RNA is highly sensitive to the ionic environment due to its negative charge, and typically requires Mg2+ to form compact structures. Consequently, Mg2+ is crucial for the structure and function of RNA systems, and has a profound effect on their stability and kinetics. This thesis describes the development of simplified models incorporating ionic and electrostatic effects that can provide detailed insight into the functional dynamics of RNA.
In the first part, we characterize Mg2+-RNA interactions in long explicit solvent simulations of the SAM-I riboswitch. We find the majority of associated Mg2+ ions are coordinated with the RNA via outer sphere contacts, challenging the previous paradigm of a few chelated ions surrounded by a continuum of diffuse ions. The coupling to RNA dynamics, slowed diffusion, and distributions of the outer-sphere layer of Mg2+ are explored.
In the second part, we design models of the Mg2+ dependence of the RNA free energy landscape informed by the explicit solvent results. Two electrostatic models are added to a structure-based model of RNA, which captures the energetic drive toward a native structure that many RNA systems possess. The models are tested against experimental measurements of the excess Mg2+ associated with the RNA, Γ2+, because Γ2+ is directly related to the Mg2+-RNA interaction free energy. The first model assumes every Mg2+ ion drives off two condensed K+ ions, and rescales the RNA charge by the remaining amount of condensed KCl. The model shows good agreement with experimental measurements of Γ2+ for the adenine riboswitch, but contains one system specific fitting parameter and thus is not transferable. The second model extends Manning condensation to deal with arbitrary RNA conformations, non-limiting KCl concentrations, and the ion inaccessible volume of RNA. The excellent agreement with experiment for several systems and a wide range of ionic concentrations demonstrates the model captures the ionic dependence of the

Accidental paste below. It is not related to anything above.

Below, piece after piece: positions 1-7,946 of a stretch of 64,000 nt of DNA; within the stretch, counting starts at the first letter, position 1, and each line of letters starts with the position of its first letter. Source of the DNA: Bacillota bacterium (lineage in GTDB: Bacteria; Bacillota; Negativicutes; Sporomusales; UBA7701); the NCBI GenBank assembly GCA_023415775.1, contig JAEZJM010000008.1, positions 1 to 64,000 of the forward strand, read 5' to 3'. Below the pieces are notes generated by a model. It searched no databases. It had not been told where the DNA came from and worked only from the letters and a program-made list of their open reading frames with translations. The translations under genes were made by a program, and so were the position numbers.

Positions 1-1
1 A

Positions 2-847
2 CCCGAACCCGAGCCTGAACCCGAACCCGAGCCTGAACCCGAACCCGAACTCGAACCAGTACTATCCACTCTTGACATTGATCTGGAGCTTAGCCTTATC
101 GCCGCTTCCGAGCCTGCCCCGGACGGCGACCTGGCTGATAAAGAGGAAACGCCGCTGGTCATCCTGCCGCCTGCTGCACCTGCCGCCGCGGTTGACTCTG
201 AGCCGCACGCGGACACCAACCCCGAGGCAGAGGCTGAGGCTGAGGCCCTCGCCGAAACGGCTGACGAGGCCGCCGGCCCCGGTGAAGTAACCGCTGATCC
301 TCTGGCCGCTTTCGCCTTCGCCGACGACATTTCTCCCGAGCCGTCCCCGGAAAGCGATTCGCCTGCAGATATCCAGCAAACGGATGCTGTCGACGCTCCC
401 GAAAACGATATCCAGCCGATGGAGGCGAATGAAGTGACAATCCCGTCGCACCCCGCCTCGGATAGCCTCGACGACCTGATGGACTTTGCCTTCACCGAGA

RNA free energy landscape.